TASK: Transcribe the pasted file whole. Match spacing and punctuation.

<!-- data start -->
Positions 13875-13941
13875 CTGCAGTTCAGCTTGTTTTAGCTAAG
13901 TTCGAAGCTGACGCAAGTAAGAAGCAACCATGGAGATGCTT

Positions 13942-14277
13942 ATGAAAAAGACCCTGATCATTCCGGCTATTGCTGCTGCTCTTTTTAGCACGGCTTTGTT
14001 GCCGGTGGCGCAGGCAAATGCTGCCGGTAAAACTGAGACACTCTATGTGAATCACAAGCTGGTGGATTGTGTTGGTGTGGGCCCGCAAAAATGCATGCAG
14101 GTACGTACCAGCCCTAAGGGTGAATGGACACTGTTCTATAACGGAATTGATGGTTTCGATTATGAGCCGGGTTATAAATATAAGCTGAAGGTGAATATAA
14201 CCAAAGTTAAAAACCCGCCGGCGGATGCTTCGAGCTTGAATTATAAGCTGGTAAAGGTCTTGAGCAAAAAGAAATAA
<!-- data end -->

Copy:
Positions 13875-13941
13875 CTGCAGTTCAGCTTGTTTTAGCTAAG
13901 TTCGAAGCTGACGCAAGTAAGAAGCAACCATGGAGATGCTT

Positions 13942-14277
13942 ATGAAAAAGACCCTGATCATTCCGGCTATTGCTGCTGCTCTTTTTAGCACGGCTTTGTT
14001 GCCGGTGGCGCAGGCAAATGCTGCCGGTAAAACTGAGACACTCTATGTGAATCACAAGCTGGTGGATTGTGTTGGTGTGGGCCCGCAAAAATGCATGCAG
14101 GTACGTACCAGCCCTAAGGGTGAATGGACACTGTTCTATAACGGAATTGATGGTTTCGATTATGAGCCGGGTTATAAATATAAGCTGAAGGTGAATATAA
14201 CCAAAGTTAAAAACCCGCCGGCGGATGCTTCGAGCTTGAATTATAAGCTGGTAAAGGTCTTGAGCAAAAAGAAATAA